Stewart and Swift Family History
This was once the home of Jessica Stewart Swift who Guinness World Records recognized in 1981 as the oldest living person to be a passenger on a plane at age 110. Her families, the Swifts and the Stewarts, lived on this property from 1815 until 1981.
It all started when the original Main House was built by Samuel Swift (1782-1875) in 1814. Swift was just at the beginning of a long career of public service. Shortly after being admitted to the bar in 1808, he opened a bookstore before moving on to a printing business, and finally he published a newspaper in 1812 to offer war news to our residents who lived so close to enemy country.
Once the war was over, Samuel Swift moved his focus to law, serving first as Judge of Probate, then Judge of the County Court, and finally served in the state legislature. When the Middlebury Historical Society requested that he write the histories of Middlebury and Addison County, he then returned to writing. These documents are still primary sources for those wanting to study the area’s history.
Shortly after Judge Swift’s death in 1875, the house was bought by Governor John W. Stewart (1825-1915). Stewart’s political career included eight years in Congress and one term as Governor of Vermont. Stewart was proudest of his role in the 1860 Republican National Convention when he was influential in turning the Vermont delegation from William H. Seward to Abraham Lincoln.
The Stewart family used the house as their home base. Here, Governor Stewart, his wife Emma Battell Stewart and their five children lived in the house during the summers, using it as a base from which they traveled, attended school, or sat in Congress. Side trips were taken to Lake Champlain and Ripton where Mrs. Stewart’s brother, Joseph Battell, ran the Bread Loaf Inn. This is now the summer campus of the Middlebury College School of English and home of the Bread Loaf Writers’ Conference.
Mrs. Stewart, who spent winters in Boston or New York, had one of the first telephones in Middlebury installed to connect her home with the Congregational Church so that she could hear the services she was unable to attend. She also kept the church supplied with fresh flowers from her gardens and greenhouse. In 1885, the Stewarts hired Clinton Smith, Middlebury’s most prolific Victorian architect, to design and build the horse barn and carriage house located on the northeast corner of the property. Smith’s other work is found throughout town in the Methodist Church, the County Courthouse, downtown Beckwith Block, and many other buildings, both public and private. 1906 brought upgrades to the home when Governor Stewart removed the original summer kitchen wing and replaced it with a two-story addition, which looks like it was built at the same time as the original house, thanks to the skill of Stewart’s architect: Harding & Seaver of Pittsfield, MA. The wing boasted additional doors, porches, and a new large arched window on the building’s east side.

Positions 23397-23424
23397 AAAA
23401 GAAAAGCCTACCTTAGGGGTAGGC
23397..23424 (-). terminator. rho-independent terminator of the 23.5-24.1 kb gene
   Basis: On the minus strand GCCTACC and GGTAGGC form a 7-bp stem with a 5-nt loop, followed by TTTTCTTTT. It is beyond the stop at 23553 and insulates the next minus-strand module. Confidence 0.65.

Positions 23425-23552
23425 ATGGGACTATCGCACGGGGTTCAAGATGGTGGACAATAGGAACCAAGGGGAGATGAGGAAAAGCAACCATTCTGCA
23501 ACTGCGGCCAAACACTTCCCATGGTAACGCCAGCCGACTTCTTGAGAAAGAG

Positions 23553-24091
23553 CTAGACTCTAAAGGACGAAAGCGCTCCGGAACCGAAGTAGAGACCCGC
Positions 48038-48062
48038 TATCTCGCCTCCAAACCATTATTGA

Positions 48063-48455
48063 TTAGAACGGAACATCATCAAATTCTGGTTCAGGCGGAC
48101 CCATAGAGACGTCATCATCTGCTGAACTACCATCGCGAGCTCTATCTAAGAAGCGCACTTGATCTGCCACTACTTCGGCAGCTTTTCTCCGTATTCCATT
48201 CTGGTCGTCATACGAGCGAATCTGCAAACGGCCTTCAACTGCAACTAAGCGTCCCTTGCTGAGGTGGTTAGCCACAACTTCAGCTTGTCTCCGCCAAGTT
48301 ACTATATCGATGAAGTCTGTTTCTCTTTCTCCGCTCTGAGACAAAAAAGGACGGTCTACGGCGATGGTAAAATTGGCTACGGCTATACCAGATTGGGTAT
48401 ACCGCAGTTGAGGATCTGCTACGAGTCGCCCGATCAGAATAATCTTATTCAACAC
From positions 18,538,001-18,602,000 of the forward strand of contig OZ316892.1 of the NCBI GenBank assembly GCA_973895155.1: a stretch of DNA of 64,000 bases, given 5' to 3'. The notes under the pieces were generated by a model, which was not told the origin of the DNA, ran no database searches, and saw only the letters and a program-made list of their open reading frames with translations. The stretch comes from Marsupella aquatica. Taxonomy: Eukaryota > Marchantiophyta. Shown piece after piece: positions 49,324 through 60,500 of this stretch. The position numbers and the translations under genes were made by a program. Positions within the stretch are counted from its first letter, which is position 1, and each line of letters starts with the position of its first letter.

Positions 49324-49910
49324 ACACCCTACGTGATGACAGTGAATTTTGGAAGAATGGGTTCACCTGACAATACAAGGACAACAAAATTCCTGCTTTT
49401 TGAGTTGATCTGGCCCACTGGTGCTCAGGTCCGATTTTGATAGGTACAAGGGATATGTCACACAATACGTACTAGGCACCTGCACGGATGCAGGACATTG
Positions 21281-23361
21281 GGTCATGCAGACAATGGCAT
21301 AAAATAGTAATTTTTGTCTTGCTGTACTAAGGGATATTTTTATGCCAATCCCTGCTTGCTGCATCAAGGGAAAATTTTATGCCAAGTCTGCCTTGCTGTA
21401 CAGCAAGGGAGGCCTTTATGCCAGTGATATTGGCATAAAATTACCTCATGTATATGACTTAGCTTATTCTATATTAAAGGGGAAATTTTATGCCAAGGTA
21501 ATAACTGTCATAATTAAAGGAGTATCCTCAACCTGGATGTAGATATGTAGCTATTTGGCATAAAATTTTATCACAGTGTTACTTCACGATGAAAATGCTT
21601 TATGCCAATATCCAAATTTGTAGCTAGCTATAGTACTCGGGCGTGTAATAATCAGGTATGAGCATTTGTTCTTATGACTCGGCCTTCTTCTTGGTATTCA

In 1915, on the death of Governor Stewart, the house passed to his daughter, Jessica (1871- 1982). After a romantic and brief first marriage to J. Walter Sylvester, a minister who died of tuberculosis within eight months of the wedding, she married an older man, Charles M. Swift, grandson of the original owner of the house. Charles was a lawyer who had made his legal reputation in his younger years in a complicated property case that he spent 40 hours summing up for the jury. He later gave up practicing law and went into the business world where his major accomplishment was building a streetcar system for the Philippines. Mr. and Mrs. Swift traveled around the world, cruised on his yacht in Florida, maintained a New York apartment, and built a summer home complete with a golf course on Lake Champlain in Ferrisburgh. They used the Middlebury house occasionally and made it available to friends and relatives.
In 1939, ten years after the death of her husband, Mrs. Swift made Middlebury her primary home, giving up her New York apartment in deference to the Vermont countryside. Once here, she continued her family’s tradition of helping local institutions through donations, resulting in a new library wing for the Sheldon Museum to house her family’s papers, a Community House in the form of her early childhood home (built by her great-grandfather), and her actual home for use as a charitable restaurant by Sir Wilfred and Lady Anne Grenfell. Neighbors recall Mrs. Swift as being a strong and caring member of the community. She served hot cocoa to kids who she let sled down her snowy sloping front lawn. She listened to children recite the violin for her, and she offered generous scholarships to the neediest students. Her support made a difference in countless lives.